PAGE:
Lead Judge monitoring the processing of criminal cases: prepares the cases personally, assisted by a judge who has been given this task on a permanent basis. If one of them is absent, the other takes over automatically (Norway).

Line of Action 10: Defining priorities in

case management.

Simple cases that can be scheduled quickly get some degree of priority; priority also given to cases promoted by the legislator (Norway)

Courts divided in units of 2 – 3 judges who can share the amount of work according to the complexity of cases (Sweden).

Several criminal cases scheduled in a day; prosecutors swap cases among themselves to enable a re-scheduling of the order of cases (Norway).

Computer system assigns cases to individual judges according to time schedule (Czech Republic).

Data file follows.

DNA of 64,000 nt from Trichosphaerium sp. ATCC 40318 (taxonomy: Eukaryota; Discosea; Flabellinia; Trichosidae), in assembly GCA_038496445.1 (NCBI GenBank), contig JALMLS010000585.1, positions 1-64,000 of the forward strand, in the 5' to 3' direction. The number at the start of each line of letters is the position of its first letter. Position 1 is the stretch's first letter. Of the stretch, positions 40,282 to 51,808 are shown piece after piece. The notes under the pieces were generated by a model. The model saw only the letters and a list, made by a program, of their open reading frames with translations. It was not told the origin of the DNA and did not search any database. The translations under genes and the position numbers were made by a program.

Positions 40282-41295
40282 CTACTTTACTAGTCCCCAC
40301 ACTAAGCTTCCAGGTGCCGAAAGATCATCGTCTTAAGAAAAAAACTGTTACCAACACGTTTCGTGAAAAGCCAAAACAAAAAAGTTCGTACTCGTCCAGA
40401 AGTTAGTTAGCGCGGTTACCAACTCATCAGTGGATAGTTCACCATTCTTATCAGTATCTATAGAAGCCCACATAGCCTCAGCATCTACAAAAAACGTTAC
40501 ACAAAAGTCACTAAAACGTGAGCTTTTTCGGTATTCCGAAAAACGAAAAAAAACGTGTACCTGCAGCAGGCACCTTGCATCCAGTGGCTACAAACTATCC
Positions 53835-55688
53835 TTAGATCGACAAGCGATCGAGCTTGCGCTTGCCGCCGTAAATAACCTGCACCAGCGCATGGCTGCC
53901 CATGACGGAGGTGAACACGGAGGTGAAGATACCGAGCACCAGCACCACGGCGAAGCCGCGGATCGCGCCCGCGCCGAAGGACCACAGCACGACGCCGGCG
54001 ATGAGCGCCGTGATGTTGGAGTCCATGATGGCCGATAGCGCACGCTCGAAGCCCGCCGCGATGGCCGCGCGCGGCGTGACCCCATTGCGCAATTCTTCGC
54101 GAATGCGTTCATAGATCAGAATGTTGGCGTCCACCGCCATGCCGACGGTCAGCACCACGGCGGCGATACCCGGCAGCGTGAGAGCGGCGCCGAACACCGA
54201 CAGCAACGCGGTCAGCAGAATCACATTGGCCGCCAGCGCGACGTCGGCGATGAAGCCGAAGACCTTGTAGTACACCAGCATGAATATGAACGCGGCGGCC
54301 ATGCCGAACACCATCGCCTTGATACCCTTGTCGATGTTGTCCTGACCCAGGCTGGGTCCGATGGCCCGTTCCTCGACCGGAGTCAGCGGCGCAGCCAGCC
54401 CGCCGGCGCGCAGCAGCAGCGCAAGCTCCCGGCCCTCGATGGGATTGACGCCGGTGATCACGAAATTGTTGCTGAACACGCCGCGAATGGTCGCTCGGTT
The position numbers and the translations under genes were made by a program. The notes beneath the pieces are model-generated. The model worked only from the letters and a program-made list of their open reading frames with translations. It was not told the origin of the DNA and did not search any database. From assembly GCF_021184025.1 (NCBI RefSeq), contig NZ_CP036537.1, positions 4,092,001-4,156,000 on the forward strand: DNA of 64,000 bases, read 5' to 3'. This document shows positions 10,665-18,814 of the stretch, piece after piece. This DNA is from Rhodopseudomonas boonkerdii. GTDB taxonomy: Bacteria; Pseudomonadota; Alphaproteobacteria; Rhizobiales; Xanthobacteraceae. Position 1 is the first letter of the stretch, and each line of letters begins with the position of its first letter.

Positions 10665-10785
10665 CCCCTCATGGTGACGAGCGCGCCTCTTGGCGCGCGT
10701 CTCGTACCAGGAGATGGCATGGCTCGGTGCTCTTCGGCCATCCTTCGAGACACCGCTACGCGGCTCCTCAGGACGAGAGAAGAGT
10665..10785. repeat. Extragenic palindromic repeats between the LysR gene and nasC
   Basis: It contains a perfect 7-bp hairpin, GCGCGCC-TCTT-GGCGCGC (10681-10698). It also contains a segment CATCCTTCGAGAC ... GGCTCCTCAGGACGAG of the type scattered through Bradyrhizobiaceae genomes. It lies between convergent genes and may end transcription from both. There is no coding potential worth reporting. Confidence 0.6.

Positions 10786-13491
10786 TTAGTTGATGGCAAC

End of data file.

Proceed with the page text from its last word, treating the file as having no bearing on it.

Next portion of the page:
A judge can be relieved from all other cases if the difficulty of one case requires it (Austria).

Number of judges increased according to the number of criminal cases (Bulgaria).

Line of Action 11: Organising trials to reduce waiting time, while paying special

attention to victims and witnesses.

The Prosecution Service and lawyers are bound to call witnesses according to a prepared time schedule (Denmark).

Setting up of a witness support mechanism (Denmark).

Witnesses are invited to appear at different times at the hearing (Austria).

In civil cases lawyers will call their witnesses and decide when they will appear; in criminal cases, prosecutors call witnesses and set the attendance times (Norway).

Victims often have a specially appointed assistant counsel, who looks after the practicalities of attendance, in consultation with the Prosecution Service and court. (Norway).

Line of Action 13: Making more flexible the rules on territorial jurisdiction of first instance courts.